What are the signs and symptoms of P aeruginosa melioidosis?

Updated: Dec 17, 2018
  • Author: Selina SP Chen, MD, MPH; Chief Editor: Russell W Steele, MD  more...
  • Print


  • Melioidosis stages include acute, localized, and chronic infections. The incubation period is not clearly defined but may range from 2 days to years.

  • Stages of melioidosis include the following:

    • Acute: Characterized by a localized nodule, caused by inoculation of the bacteria through a break in the skin, which can lead to secondary lymphangitis, regional lymphadenitis, fever, and myalgia. Acute melioidosis may rapidly progress to infect the bloodstream.

    • Pulmonary infection: The clinical picture ranges from mild bronchitis to severe pneumonia. Onset of pulmonary melioidosis is usually associated with high fever, headache, anorexia, and general myalgia. Chest pain is also common. The hallmark is a nonproductive or productive cough with normal sputum.

    • Acute bloodstream infection: Patients with underlying illness (eg, HIV, renal failure, diabetes) are predisposed to this form of the disease, which usually results in septic shock. Symptoms of bloodstream infection vary, depending on the original infection site, but generally include respiratory distress, severe headache, fever, diarrhea, development of pus-filled lesions on the skin, myalgia, and disorientation. The infection typically has short duration, although abscesses form throughout the body.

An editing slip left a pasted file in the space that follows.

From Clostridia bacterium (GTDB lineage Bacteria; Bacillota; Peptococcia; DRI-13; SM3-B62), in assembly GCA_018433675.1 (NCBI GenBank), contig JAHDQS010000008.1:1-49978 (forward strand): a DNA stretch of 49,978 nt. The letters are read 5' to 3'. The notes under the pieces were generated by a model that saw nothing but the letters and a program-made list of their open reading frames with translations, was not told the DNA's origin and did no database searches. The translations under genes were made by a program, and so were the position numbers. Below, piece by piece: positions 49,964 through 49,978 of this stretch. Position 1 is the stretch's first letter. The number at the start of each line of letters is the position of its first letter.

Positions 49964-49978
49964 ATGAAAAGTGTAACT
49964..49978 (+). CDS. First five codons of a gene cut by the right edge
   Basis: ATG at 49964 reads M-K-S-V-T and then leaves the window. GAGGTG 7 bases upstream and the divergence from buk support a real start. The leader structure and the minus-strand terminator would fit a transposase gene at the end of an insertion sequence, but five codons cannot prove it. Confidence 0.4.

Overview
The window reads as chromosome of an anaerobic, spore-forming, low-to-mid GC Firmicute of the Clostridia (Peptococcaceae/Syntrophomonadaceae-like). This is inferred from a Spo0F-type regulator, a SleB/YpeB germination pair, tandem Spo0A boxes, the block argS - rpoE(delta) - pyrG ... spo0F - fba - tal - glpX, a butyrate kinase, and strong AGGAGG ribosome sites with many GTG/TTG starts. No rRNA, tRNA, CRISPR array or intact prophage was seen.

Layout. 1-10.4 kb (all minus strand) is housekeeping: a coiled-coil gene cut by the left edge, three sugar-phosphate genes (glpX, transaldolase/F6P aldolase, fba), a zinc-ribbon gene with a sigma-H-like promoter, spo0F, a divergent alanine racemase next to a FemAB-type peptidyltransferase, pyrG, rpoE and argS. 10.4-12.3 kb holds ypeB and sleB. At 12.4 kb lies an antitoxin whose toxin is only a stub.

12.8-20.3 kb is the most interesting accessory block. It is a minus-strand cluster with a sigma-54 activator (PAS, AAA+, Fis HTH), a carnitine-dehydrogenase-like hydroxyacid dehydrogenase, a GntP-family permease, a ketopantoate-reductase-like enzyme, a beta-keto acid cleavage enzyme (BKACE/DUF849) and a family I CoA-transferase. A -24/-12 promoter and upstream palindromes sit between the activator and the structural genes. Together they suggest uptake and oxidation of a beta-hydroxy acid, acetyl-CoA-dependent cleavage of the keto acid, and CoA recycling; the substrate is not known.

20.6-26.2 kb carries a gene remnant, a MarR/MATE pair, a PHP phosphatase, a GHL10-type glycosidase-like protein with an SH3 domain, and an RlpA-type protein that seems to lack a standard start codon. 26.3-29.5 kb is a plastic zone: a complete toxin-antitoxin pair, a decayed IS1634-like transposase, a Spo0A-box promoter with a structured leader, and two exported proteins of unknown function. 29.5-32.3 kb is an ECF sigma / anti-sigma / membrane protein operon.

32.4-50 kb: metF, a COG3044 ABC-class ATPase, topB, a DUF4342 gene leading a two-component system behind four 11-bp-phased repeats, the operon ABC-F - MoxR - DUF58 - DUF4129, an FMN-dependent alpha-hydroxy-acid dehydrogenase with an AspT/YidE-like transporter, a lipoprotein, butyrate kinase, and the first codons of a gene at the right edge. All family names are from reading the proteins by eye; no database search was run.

• Chronic suppurative infection: Chronic melioidosis is an infection involving several organs, typically including the joints, viscera, lymph nodes, skin, brain, liver, lung, bones, and spleen. Chronic apical lung disease often resembles tuberculosis (TB).

Did this answer your question?
Additional feedback? (Optional)
Thank you for your feedback!